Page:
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No: 159: Content of copper and zinc in soil

Bak, J.L., Jensen, J. & Larsen, M.M.2015. Belysning af kobber- og zinkindholdet i jord. Indhold og udvikling i kvadratnettet og måling på udvalgte brugstyper. Aarhus Universitet, DCE – Nationalt Center for Miljø og Energi, 72 s. - Videnskabelig rapport fra DCE - Nationalt Center for Miljø og Energi nr. 159


This study is a targeted follow-up study to previous monitoring activities on heavy metals in Danish soils as reported in e.g. Bak et al. (1997) and Gräber et al (2005).

The study has focused on pig farms because it has been expected that use of zinc and copper in pig production can lead to elevated concentrations in soils fertilized with pig slurry. The study has used two levels of data collection and both statistical analysis and dynamic models for data analysis

One level of data collection has been fields, which are part of a national 7 x 7 km2 grid-net established in 1987 by SEGES primarily to be used for regular monitoring of nitrogen balances. The concentrations of copper and zinc for a subset of points in this net belonging to pig farms have been monitored with soil samples collected in 1986, 1992, 1998, and 2014 (this study). Information on land-use and farming systems is available for all sites. The size of the sampling programs has varied in the specific sampling years, but measurements for two years or more exist for more than 100 points. It has thereby been possible to analyze trends for a 28 year period. A second level of data collection has been at 22 selected farms covering farms with weaner production, fattening pigs as well as farms with only crop production. For 12 of these farms, detailed historic information about agricultural practice on both farm and field level, e.g. fertilizer use, crop production etc., is known. Soil samples for all fields on these farms have been analyzed for copper and zinc. Dynamic model calculations have been used to make projections of the metal content in soils based on nationwide data for slurry application, soil types, net precipitation, crop rotations and crop yield.

The results are summarized in the Tables and Figures of this report, with table and figure texts in English. Furthermore, a short summary of the major conclusions are listed below.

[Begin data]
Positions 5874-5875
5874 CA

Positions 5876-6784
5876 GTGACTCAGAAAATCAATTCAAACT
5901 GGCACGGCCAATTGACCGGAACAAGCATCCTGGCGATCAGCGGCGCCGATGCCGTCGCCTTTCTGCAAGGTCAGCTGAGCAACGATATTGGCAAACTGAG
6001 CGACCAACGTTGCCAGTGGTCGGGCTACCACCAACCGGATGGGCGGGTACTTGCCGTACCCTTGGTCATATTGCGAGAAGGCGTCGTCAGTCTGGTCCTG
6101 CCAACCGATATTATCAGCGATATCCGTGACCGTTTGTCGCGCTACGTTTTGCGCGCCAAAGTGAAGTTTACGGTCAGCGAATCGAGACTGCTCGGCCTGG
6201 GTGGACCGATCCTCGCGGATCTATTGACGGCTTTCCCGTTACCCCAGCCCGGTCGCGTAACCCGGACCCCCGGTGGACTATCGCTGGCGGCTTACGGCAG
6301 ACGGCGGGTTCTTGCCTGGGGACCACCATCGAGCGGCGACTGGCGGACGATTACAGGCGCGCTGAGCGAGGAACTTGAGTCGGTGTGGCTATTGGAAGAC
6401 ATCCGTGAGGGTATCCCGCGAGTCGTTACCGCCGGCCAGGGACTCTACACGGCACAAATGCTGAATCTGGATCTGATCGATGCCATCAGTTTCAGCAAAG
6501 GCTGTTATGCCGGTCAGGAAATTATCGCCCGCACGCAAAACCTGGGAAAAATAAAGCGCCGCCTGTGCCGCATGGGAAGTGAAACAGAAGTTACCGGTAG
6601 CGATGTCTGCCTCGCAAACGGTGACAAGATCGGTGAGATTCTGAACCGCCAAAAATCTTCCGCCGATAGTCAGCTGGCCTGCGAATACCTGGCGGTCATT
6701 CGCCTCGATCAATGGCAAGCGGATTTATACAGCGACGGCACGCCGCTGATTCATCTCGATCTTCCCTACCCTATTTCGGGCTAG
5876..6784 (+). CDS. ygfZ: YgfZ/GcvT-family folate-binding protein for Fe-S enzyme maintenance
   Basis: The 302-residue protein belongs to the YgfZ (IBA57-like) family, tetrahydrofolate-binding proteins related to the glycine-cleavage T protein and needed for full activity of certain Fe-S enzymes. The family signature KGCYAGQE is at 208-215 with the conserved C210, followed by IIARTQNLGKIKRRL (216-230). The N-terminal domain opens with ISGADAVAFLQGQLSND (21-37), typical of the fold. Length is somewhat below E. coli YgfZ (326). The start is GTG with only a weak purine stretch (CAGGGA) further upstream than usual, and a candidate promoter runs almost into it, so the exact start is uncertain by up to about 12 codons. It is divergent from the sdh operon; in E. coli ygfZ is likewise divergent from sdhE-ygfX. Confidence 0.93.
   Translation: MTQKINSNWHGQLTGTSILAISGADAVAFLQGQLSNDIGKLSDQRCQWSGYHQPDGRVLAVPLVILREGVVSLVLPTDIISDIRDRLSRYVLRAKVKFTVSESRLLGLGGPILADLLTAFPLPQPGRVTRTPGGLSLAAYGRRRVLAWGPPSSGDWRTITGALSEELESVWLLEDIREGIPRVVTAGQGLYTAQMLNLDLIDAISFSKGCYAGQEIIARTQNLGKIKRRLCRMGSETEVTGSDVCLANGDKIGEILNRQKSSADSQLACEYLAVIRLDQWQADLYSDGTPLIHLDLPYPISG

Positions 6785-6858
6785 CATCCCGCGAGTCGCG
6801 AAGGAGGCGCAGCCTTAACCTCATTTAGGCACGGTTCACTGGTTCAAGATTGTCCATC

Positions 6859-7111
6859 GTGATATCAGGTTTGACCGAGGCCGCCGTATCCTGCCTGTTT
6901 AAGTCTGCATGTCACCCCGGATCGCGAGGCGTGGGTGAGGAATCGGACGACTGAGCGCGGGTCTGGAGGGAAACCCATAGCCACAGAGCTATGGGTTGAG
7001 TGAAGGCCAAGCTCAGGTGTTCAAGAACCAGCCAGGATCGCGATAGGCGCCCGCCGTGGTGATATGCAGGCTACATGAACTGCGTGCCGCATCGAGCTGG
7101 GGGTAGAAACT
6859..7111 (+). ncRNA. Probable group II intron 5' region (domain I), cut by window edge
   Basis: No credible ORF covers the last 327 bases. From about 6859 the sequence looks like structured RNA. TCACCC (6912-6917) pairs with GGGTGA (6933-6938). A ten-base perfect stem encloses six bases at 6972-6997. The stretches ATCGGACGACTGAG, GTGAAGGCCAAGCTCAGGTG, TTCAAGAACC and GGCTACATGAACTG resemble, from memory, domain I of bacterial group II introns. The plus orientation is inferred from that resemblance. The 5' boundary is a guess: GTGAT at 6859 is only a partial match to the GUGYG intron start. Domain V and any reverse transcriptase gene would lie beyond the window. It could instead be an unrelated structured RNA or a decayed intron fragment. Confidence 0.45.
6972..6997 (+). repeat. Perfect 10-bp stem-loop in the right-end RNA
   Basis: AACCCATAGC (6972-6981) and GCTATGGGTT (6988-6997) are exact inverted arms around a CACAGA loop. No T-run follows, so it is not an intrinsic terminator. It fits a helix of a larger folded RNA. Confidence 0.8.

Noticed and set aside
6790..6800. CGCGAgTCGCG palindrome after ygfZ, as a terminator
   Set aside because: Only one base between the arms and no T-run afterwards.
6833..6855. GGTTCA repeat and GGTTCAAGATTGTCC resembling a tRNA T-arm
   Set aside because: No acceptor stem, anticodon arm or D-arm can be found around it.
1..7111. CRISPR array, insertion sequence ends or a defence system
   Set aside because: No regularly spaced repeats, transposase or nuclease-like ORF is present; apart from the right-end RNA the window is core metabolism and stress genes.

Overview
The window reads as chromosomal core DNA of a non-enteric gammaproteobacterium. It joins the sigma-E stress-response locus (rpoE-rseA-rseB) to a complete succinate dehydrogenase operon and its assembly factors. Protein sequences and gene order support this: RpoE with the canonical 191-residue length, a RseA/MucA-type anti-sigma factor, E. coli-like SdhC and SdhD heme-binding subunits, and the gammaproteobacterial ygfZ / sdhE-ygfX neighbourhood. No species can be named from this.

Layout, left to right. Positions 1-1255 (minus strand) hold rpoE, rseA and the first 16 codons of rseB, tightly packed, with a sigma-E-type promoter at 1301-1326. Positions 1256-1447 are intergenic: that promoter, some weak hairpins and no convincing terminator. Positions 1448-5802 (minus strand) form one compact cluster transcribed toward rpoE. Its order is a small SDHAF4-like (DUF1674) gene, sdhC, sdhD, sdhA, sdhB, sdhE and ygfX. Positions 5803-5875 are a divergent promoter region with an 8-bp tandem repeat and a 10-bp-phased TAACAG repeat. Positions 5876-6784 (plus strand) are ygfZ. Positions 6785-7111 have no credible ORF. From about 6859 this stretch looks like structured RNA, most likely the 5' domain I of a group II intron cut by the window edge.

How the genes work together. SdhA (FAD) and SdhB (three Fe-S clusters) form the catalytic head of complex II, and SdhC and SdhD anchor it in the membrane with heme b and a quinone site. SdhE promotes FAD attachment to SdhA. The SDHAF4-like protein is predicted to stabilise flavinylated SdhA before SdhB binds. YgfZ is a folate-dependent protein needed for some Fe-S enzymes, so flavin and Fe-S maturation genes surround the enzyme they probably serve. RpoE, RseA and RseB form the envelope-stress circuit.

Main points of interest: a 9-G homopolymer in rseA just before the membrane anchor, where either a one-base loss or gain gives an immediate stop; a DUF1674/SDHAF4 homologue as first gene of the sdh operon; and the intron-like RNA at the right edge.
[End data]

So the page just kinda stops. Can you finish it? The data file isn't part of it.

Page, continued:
• In summary, it is concluded that the study gives a good foundation for describing the actual level and trend in soil concentrations of copper and zinc, especially on farms with pig production. The study also permits an analysis of the relationship between the soil concentrations of copper and zinc and land-use and agricultural practices. Furthermore, data enables a comparison of current and (modelled) future soil concentrations with predicted no-effect concentrations (PNEC) for soil dwelling organisms. EU recommended PNEC values for soil organisms evaluated and published by ECHA are used.

The major conclusions of the report are:

  • The agricultural use of pig slurry has led to a significant increase in soil concentrations of copper and zinc. A considerable variation of the increase in soil concentrations is observed from field to field as a result of differences in agricultural practice, soil type, crop, net precipitation etc., and, to a lesser degree, due to uncertainties in sampling and analysis.
  • The predicted no-effect concentrations for soil dwelling species is exceeded for zinc in 45% of all soil samples, with the highest proportion on sandy soils. For copper, only one sample exceeding the PNEC value has been found.
  • The use of copper and zinc in animal feed and veterinary medicine has, in average over the period 1986-2014, increased soil concentrations in the range of 21-28 % for copper and 2-5 % for zinc. The increase in soil concentrations has, however, been markedly higher for zinc over the last sampling period (1998-2014), i.e. on average 24 %, whereas the increase in copper concentrations from 1998-2014 is comparable to the increase over the entire sampling period.
  • A continuation of current agricultural practice is predicted to increase the number of fields exceeding the PNEC value for zinc significantly, although the current number is already relatively high. For copper, the PNEC value is in the future predicted to be exceeded on 30-50 % of the fields receiving pig slurry. A quarter of these within 80 years from now.
  • The current use of zinc and copper in pig production may lead to leaching of metals, especially zinc, from fields fertilized with pig slurry in concentrations that may pose a risk to aquatic species. This aspect has not been an objective of the current study and should be investigated further.